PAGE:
United States of America, Appellee, v. Robert Kenneth Rich, Appellant, 795 F.2d 680 (8th Cir. 1986)Annotate this Case
Thomas F. Flynn, St. Louis, Mo., for appellant.
Larry D. Hale, Asst. U.S. Atty., St. Louis, Mo., for appellee.
Before ROSS, McMILLIAN and BOWMAN, Circuit Judges.
ROSS, Circuit Judge.
Robert K. Rich appeals his conviction of two counts of possession of methaqualone, two counts of possession of cocaine, and one count of possession of marijuana in violation of 21 U.S.C. § 844; one count of possession of diazepam (valium) with intent to distribute, in violation of 21 U.S.C. § 841(a) (1); and one count of possession of a firearm by a convicted felon, in violation of 18 U.S.C. Appendix Sec. 1202(a) (1). He was sentenced to one year imprisonment on each count to be served consecutively with a one year special parole term to follow. He appeals alleging that the district court1 erred 1) in denying his motion to suppress the evidence because his arrest was not based on probable cause; and 2) in imposing consecutive sentences for his conviction for two counts of possession of the same drug. We affirm.I. Backgound
The St. Louis Police Department had been conducting a surveillance of Rich's home in connection with suspected drug activity occurring within the home. A confidential source revealed to a police officer that he had seen quantities of various drugs and firearms in Rich's home and in two specific rooms of a local hotel, and that he had discussed drug matters with Rich. The informant observed all of the above within 96 hours prior to Rich's arrest. The police began a surveillance of the motel and observed Rich, and another man known to them to be involved in drugs, leaving a motel room to get a suitcase out of a car registered to Rich. The men returned the suitcase to the car and transferred several cellophane wrapped items from a briefcase to the suitcase. Rich then drove to the St. Louis airport where he parked and went to the outdoor baggage check-in area with the suitcase and briefcase mentioned above. At this point officers approached Rich, informed him that he was under arrest and seized the suitcase and the briefcase. A search of Rich revealed methaqualone and cocaine. The police subsequently obtained search warrants for Rich's luggage, home, and the motel rooms which Rich had been seen entering. Methaqualone and cocaine were found in the luggage, and methaqualone, cocaine, diazepam, marijuana, and a gun were found in his home. The items found on Rich's person and in his luggage became the basis for the first two counts of the indictment, and the items seized from his home became the basis for the other five counts.
Rich first contends that the officers lacked probable cause for making his arrest. We find this contention to be without merit. Probable cause is established if "at the moment [of the arrest] the facts and circumstances within [the officers] knowledge and of which they had reasonably trustworthy information were sufficient to warrant a prudent man in believing that the petitioner had committed or was committing an offense." Beck v. Ohio, 379 U.S. 89, 91, 85 S. Ct. 223, 225, 13 L. Ed. 2d 142 (1964). This standard was clearly met. The suspicious events the officers witnessed, combined with the information supplied by their informant, would lead a prudent man to believe that an offense was being committed. Moreover, the court does not merely look to the actual knowledge of the arresting officer, but to the combined knowledge of all of the officers involved. United States v. Rose, 541 F.2d 750, 756 (8th Cir. 1976). Consequently, it is clear that the officers had probable cause to arrest Rich.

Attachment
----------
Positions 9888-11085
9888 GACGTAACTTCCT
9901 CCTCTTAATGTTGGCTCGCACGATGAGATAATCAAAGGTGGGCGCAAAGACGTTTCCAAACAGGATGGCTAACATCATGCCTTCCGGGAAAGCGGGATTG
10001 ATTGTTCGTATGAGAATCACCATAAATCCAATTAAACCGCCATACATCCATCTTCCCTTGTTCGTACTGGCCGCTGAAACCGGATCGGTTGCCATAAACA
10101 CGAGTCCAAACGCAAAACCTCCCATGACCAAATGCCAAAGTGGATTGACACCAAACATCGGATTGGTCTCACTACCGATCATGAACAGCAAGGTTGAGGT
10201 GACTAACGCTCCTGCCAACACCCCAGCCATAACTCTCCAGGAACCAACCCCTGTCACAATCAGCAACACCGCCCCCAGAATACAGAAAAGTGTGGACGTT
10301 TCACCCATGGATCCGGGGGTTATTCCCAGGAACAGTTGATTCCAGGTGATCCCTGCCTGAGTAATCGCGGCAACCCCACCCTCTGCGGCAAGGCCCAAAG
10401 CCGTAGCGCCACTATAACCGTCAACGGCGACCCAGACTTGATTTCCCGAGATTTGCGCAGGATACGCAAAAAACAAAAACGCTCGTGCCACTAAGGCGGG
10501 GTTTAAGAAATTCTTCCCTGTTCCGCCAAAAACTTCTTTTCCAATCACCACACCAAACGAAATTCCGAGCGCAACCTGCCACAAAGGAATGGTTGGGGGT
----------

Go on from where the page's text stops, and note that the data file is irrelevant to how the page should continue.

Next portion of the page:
Rich's contention that the subsequent search warrants were invalid is also unfounded. If a common sense decision based on all surrounding circumstances demonstrates a fair probability that contraband or evidence of a crime will be found in a certain place, then issuance of a search warrant is proper. Illinois v. Gates, 462 U.S. 213, 238, 103 S. Ct. 2317, 2332, 76 L. Ed. 2d 527 (1983). Because the informant told the police that he had seen various drugs and a gun in Rich's house and only two different drugs were found on his person, it was reasonable for them to assume that more drugs and the gun were either in Rich's suitcase, home, or motel room.
Rich contends that he can only be charged once for each type of drug he possessed, regardless of how many different locations it was kept in. An activity creates multiple offenses when each count requires proof of an additional fact which the other does not. United States v. Griffin, 765 F.2d 677, 682 (7th Cir. 1985); United States v. Herzog, 644 F.2d 713 (8th Cir. 1981); United States v. Schrenzel, 462 F.2d 765 (8th Cir. 1972); United States v. Agy, 374 F.2d 94 (6th Cir. 1967). If different evidence is necessary to prove each of the counts (i.e. evidence as to location, quantity or purity), then each count is a separate offense. United States v. Privett, 443 F.2d 528, 531 (9th Cir. 1971). Rich may or may not be correct in his contention that if all of the drugs were found in different packages in the same location only one possession charge would be appropriate. See, e.g., United States v. Woods, 568 F.2d 509 (6th Cir. 1978); United States v. Williams, 480 F.2d 1204 (6th Cir. 1973). However, that fact situation is not present. Here the drugs were found in two separate and distinct locations. Moreover, Rich had actual possession of the drugs found on his person and constructive possession of the drugs found in his home. Consequently, for each possession the facts as to location, quantity and manner of possession are different.
It is clear that the same evidence could not be used to prove both possessions. Therefore, each possession constitutes a single offense for which Rich can be separately charged and sentenced.
The Honorable John F. Nangle, United States District Judge for the Eastern District of Missouri